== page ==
A cross-stitch expert has sewn a mini gallery of some of the world's most famous masterpieces.
Elcin Ozcan, 44, from Ankara, Turkey, has recreated artwork including Vincent van Gogh's The Starry Night, Edvard Munch's The Scream and Leonardo da Vinci's Mona Lisa.
"I was always hugely fascinated by paintings and painters. I used to watch my grandfather paint for hours," she says.
"I would visit all art museums on trips abroad, so I already knew quite a lot about the paintings I produced so far.
"As I made these miniatures and posted them online, people started suggesting more paintings and I checked them out (by reading) about the painter and the painting and turned some of them into miniatures too.
"So this has been a learning opportunity as well as a creative journey. I always (have a) hugely positive response to them, especially when they are displayed all together. I am really proud of my personal mini museum."
Ozcan said it takes roughly a week to create each mini artwork, although some may take longer.
She said the design process behind The Starry Night took 10 to 12 days and the stitching process took a week.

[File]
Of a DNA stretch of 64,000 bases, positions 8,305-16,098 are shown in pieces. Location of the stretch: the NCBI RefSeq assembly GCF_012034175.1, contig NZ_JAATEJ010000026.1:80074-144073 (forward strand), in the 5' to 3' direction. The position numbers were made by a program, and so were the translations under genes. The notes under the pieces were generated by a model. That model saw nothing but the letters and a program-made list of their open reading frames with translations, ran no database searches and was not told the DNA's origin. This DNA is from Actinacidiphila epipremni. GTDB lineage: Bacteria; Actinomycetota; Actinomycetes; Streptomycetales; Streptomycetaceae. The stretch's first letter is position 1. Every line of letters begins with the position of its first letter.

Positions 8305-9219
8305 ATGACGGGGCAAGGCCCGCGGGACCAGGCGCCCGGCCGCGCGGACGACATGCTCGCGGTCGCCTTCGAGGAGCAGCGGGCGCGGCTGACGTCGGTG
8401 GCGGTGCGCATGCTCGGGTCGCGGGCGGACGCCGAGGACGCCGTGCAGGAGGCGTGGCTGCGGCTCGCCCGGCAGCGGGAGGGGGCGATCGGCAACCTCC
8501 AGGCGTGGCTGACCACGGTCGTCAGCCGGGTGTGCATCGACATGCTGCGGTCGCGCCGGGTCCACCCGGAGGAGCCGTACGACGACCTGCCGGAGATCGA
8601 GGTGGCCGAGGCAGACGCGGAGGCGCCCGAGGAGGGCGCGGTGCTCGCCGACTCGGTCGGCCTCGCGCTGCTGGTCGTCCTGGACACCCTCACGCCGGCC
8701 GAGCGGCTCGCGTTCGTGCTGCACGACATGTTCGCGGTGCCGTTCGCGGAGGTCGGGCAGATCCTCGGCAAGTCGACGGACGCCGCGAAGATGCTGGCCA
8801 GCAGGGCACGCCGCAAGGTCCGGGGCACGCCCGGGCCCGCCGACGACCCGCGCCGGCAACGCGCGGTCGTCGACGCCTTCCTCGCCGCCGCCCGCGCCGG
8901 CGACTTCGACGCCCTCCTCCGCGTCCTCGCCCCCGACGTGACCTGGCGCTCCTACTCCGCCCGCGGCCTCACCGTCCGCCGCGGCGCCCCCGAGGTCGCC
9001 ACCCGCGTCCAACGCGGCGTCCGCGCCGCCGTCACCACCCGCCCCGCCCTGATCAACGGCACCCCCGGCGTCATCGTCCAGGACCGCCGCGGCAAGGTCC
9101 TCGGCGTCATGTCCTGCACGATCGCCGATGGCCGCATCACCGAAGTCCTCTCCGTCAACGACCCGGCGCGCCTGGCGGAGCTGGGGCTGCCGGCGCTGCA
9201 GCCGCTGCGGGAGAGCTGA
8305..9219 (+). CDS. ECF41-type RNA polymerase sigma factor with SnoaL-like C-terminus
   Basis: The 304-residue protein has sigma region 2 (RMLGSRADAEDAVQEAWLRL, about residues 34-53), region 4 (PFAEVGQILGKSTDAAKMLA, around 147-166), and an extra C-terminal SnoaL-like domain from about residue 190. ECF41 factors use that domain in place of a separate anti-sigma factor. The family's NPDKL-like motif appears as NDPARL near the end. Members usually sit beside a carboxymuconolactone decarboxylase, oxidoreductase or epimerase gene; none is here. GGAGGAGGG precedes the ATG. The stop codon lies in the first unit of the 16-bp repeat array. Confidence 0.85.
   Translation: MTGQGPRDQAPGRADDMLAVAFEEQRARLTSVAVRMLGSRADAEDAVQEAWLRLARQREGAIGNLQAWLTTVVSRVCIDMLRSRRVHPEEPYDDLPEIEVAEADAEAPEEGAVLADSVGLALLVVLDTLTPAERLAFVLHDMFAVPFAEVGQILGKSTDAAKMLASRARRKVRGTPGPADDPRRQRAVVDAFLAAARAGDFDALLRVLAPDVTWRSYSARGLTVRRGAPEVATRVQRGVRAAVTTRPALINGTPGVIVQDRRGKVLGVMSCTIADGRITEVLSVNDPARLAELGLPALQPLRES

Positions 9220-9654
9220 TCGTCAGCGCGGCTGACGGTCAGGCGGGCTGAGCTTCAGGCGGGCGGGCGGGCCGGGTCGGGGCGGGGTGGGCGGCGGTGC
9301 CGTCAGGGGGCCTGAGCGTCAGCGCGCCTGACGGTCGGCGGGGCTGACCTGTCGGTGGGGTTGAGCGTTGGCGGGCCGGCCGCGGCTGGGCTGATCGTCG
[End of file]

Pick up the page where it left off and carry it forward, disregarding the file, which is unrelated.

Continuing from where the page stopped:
Ozcan uses software to make the initial designs, but added: "The software does a very poor job when the scale is so small.
"I end up changing the design stitch by stitch, adjusting the colours as I go. I also make a lot of changes during stitching.
"Softwares are never better than the human eye. So a lot of changes come up during stitching. I stitch and frog (term for ripping out a stitch), stitch and frog until it satisfies me."
Ozcan added that she came from a "very artistic and creative family".
She said: "My mother creates all kind of things – paintings, clay ornaments, cross-stitch, knitting, jewellery-making, to name a few – and my grandfather was a fabulous oil painter.
"I was always surrounded by art and craft materials growing up so I tried everything my household could offer.
"I knew how to cross-stitch from a very young age. However it wasn't my first choice for crafting until my 30s."
She is currently designing Sir Frederic Leighton's Flaming June. Her creations can be found on Instagram. – dpa